Presidents Use Pork Too
Discussions of "pork" typically focus on members of Congress who bring money home to their states and districts. But electoral interests drive presidents, too, to influence the distribution of federal funds. In my new book, Presidential Pork, I explain the extent to which this happens -- and explore the mechanisms through which presidents target funds toward swing states and the advancement of electorally strategic policy goals.
The numbers show definitively that presidents seek to get the most they can out of federal funding allocations. On average, swing states receive 5-7 percent more grants and grant dollars than do non-swing states. In advance of election years, those numbers increase even more. Within agencies where political appointees, rather than careerists, fill many high level positions and in agencies structured in ways that enable presidential influence (non-commission structures), the swing-state advantage can exceed 30 percent.
But how does this happen? The president is a lone individual charged with overseeing a bureaucracy that includes nearly 3 million civilian and 1.5 million military employees. One challenge he faces is getting this burgeoning branch of government to respond in ways that support his electoral (and other) goals.
Does the president’s immediate staff contact distributive agencies and explicitly inform them of presidential preferences in allocations? Do presidents give political actors final decisionmaking authority? Or is the process more subtle and varied, with presidents relying on layers of contacts to diffuse information throughout the bureaucracy? In evaluating presidents' ability to engage in pork-barrel politics, it is vital to understand the mechanisms that facilitate political or electoral control.
Distributors -- executive-branch personnel with direct spending authority -- have a critical role in helping presidents use federal largesse as a campaign tool. Distributors range from grant managers in regional offices of federal agencies to budget managers in Cabinet departments -- and many positions in between. Presidential Pork shows that with a few (predictable) exceptions, namely those involving more insulated, independent agencies, distributors produce policy outcomes that are consistent with the president’s goals.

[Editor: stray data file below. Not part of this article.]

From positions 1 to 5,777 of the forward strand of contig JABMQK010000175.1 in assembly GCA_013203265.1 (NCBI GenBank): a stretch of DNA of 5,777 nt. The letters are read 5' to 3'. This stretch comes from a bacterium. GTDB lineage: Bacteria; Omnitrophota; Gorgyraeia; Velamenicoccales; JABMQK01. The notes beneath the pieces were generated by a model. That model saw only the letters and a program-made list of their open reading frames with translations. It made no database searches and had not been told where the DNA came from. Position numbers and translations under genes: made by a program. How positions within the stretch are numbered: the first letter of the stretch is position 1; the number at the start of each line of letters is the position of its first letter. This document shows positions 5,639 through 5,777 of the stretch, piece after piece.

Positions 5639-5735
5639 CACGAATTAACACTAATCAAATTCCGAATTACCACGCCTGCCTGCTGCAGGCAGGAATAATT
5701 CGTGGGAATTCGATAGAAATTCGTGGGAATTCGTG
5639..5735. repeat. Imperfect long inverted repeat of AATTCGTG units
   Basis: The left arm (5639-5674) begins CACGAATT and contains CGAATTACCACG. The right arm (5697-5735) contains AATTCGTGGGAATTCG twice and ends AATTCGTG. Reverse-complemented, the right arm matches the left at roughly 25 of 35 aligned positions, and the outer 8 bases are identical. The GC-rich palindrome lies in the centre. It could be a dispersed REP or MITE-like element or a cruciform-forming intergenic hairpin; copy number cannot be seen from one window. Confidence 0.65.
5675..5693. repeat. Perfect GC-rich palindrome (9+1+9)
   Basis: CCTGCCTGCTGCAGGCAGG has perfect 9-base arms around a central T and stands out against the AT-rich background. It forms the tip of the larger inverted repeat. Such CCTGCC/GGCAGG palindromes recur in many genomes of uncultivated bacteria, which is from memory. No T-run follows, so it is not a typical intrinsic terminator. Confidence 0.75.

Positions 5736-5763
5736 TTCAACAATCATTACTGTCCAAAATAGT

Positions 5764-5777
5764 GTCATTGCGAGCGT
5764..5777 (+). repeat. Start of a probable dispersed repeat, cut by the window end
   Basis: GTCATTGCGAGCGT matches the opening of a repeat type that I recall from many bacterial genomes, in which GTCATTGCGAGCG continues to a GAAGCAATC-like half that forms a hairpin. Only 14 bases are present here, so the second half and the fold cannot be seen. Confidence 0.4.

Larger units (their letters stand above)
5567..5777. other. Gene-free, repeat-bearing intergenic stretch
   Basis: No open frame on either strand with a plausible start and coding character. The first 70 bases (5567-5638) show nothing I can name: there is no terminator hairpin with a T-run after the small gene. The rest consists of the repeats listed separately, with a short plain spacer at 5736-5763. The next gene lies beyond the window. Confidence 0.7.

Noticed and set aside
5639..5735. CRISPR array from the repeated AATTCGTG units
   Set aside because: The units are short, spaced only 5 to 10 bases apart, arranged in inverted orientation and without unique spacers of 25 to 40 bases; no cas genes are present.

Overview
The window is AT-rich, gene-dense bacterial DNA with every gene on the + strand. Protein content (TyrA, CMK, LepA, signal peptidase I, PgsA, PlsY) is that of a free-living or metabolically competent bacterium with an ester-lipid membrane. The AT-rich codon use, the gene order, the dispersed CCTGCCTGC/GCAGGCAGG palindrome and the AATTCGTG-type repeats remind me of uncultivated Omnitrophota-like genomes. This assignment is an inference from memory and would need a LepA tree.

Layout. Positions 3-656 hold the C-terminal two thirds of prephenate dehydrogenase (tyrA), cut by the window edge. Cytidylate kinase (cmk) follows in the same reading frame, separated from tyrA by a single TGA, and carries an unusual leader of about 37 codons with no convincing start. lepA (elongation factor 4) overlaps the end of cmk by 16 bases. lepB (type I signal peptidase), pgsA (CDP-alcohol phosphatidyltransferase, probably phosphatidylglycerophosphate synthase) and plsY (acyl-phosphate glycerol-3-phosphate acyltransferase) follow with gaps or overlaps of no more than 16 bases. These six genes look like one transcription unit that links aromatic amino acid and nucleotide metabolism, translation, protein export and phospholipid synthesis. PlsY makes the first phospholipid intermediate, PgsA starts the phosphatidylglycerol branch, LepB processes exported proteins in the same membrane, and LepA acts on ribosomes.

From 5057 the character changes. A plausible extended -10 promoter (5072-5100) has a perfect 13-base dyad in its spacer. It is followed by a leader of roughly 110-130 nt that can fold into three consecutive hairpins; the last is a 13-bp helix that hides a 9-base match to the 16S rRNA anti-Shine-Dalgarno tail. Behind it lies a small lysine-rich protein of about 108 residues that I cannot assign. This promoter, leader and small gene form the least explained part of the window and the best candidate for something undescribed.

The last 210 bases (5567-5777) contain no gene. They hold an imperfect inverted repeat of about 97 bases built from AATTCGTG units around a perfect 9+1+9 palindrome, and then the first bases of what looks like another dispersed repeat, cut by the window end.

As might be expected, the president's influence begins with an inner circle of appointed officials. But rather than playing an active and direct role in the daily affairs of agency offices throughout the country, these appointees may use frequent contact to discuss with career-level agency executives the preferences of the administration and the most efficient means of achieving its goals. By constantly relaying information on administration priorities to career executives, appointees can convey the president’s behavioral and policy expectations.
As in any organization, the executive branch's leadership can convey to staff its preferences and in an indirect way drive staff to promote leadership goals. In a federal agency, staff are reminded of whom they serve every time they walk into their office, as pictures of the president and department head are usually prominently displayed. Environmental politicization can be a highly effective means of promoting responsiveness, especially in institutions less likely to be responsive to the president.
Political control and presidential influence exist below the macro level as well. Unlike broad approaches such as politicization and centralization, the mechanisms I identify in Presidential Pork are flexible and can be employed quickly and efficiently, often behind the scenes, away from the prying eyes of Congress and the public. This can include implicit means such as structuring grant criteria in ways that can enhance the likelihood that certain recipients and certain geographic areas will fare better in the process. It can also occur more explicitly by working with applicants in specific states to ensure their proposals are high-quality and on time.
Congress's use of pork is well known and much discussed. But presidents, too, have ways of using taxpayer dollars to their own advantage.
This piece is adapted from Presidential Pork: White House Influence over the Distribution of Federal Grants. John Hudak is a fellow in the Center for Effective Public Management, as well as the managing editor of the FixGov blog, at the Brookings Institution. He holds a Ph.D. in political science from Vanderbilt University.